• cup (185 ml) ¾ milk
  • cup (100g) ¾ unbleached all-purpose flour
  • 1 teaspoon baking powder
  • For the topping:
  • 1/3 cup (65g) vanilla sugar
  • 4 tablespoons (½ stick; 60g) unsalted butter at room temperature,
  • 1 large egg
Course Dessert
Cuisine French
Servings
Ingredients
  • 3 tablespoons (45g) unsalted butter at room temperature,
  • 2 pounds (1 kg) flavorful slightly under ripe plums
  • 2 tablespoons Calvados or other fruit eau-de-vie
  • For the Custard:
  • 6 tablespoons (80g) vanilla sugar
  • 2 tablespoons (30g) unsalted butter at room temperature,
  • 2 large eggs
  • cup (185 ml) ¾ milk
  • cup (100g) ¾ unbleached all-purpose flour
  • 1 teaspoon baking powder
  • For the topping:
  • 1/3 cup (65g) vanilla sugar
  • 4 tablespoons (½ stick; 60g) unsalted butter at room temperature,
  • 1 large egg
Instructions
  1. Preheat the oven to 400̊F (205̊C). Thoroughly butter and flour a 2-quart (2L ) round baking dish about 4 inches (10 cm) deep, or 10 individual 1 cup (250ml) ramekins or molds.
  2. Melt the 3 tablespoons of butter in a medium-sized skillet over medium heat. Add the plums and sauté just until they are hot through, about 4 minutes. Remove from the heat and add the Calvados, swirling it in the pan. If the Calvados doesn’t flame up, light it with a match, being sure to stand well back from the pan and averting your face. Reserve the plums.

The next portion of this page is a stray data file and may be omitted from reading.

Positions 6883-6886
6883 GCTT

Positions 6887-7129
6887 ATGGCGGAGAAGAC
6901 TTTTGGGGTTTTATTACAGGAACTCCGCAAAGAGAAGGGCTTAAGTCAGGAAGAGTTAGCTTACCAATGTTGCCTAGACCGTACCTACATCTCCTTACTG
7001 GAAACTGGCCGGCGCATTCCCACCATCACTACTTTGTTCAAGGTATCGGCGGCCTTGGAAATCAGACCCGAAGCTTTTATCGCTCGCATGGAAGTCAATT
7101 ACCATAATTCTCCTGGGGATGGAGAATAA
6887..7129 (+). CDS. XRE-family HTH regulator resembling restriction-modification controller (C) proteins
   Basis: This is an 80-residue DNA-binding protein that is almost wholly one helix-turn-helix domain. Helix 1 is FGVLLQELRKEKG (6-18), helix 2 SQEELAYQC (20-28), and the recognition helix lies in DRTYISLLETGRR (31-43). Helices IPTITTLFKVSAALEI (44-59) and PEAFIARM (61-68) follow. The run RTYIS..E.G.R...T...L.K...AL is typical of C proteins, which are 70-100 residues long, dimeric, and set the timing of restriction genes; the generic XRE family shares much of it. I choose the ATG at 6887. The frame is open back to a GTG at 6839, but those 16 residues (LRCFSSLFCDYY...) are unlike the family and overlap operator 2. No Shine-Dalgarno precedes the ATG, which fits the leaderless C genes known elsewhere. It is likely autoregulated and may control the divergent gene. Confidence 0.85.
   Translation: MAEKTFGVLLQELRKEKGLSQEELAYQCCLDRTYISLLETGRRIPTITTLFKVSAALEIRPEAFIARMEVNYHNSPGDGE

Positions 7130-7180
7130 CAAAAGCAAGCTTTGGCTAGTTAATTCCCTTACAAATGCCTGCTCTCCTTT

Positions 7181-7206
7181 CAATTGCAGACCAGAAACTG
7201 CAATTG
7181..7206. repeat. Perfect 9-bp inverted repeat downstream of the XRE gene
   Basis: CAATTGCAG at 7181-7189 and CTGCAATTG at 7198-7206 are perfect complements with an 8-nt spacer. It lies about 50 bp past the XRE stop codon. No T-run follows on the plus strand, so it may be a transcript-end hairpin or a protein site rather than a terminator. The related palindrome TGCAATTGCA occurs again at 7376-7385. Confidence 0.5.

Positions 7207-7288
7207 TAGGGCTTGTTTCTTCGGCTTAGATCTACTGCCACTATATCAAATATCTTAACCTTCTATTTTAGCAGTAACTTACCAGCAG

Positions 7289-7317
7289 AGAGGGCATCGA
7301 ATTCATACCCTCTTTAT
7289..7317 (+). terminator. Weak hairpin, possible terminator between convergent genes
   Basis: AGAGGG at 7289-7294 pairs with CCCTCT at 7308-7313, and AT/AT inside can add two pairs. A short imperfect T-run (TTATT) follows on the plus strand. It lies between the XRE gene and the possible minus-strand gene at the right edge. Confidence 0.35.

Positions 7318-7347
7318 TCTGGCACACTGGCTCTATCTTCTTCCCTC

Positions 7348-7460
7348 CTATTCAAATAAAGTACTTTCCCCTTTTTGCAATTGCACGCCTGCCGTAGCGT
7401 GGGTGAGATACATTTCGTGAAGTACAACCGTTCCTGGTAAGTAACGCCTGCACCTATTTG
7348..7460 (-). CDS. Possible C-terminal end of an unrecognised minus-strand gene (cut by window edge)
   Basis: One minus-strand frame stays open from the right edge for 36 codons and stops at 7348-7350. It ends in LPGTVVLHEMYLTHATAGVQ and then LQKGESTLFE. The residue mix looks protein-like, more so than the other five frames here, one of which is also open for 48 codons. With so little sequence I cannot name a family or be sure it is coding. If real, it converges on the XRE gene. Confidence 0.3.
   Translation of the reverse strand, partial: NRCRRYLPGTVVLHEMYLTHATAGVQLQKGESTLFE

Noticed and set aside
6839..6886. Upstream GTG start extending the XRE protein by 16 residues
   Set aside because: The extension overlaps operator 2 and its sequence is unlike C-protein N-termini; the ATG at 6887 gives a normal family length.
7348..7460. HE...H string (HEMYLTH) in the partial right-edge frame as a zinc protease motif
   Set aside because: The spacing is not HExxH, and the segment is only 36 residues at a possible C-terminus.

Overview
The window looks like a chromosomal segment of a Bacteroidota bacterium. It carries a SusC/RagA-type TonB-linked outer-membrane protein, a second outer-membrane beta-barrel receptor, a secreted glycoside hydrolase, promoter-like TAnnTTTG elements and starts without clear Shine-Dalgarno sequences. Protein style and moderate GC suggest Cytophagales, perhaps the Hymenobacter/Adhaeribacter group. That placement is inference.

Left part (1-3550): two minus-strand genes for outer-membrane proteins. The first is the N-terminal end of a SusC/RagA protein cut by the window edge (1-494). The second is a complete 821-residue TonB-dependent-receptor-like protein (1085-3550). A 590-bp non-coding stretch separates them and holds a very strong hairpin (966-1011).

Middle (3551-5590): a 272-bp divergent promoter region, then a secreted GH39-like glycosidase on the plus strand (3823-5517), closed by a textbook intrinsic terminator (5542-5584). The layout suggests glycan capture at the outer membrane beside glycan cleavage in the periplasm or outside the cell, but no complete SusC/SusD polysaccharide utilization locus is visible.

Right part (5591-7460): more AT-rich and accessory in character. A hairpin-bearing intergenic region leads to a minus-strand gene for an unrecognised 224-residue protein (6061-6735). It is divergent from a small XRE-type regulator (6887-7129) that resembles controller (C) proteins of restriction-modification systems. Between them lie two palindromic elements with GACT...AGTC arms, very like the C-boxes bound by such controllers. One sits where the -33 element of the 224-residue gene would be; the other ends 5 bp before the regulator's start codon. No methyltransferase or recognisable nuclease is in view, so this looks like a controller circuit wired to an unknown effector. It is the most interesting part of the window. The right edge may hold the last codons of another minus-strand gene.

3. Prepare the custard: In a large bowl, mix together the vanilla sugar and the 2 tablespoons of butter until the mixture combined. Add the eggs and whisk until they are thoroughly incorporated. Whisk in the milk, then sift the flour and the baking powder over the mixture, and whisk it in until the mixture is smooth and pale. Fold in the plums and any juices they’ve given off (unless there are cups and cups!), and pour the mixture into the prepared mold. If using individual molds, evenly divide the mixture among them - it should come about halfway up the side of the molds. Bake in the center of the oven until it begins to puff and look golden, 30 minutes for a large mold, 15 for individual molds.
  4. While the custard is baking, prepare the topping: Mix together the vanilla sugar and the butter until thoroughly combined and smooth, then whisk in the egg until it is thoroughly combined. Remove the baked custard from the oven and spread the topping over it. If using individual molds, spread an equal amount of topping over each one, and return to the oven to bake until it is golden and bubbling, an additional 20 minutes for either size mold. Remove from the oven and let cool to room temperature before serving.
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This Post Has 6 Comments

  1. Judy Broom

    Hi Susan. Would like to be in touch again after many years. I’m retired and thinking about visiting Normandy and Brittany some day not too distant. Send me a message if you’re interested in b omg in touch.

    1. Susan

      Judy,

      Delighted to be in touch! Susan

  2. Ross Christensen

    Please post the recipe for the fondant not made with plums. The picture looks fabulous.

    1. Susan

      Ross – voila, the recipe!

  3. Randy Francisco

    Love the vids!

    1. Susan

      Merci!!!!! Took a little chance on this one!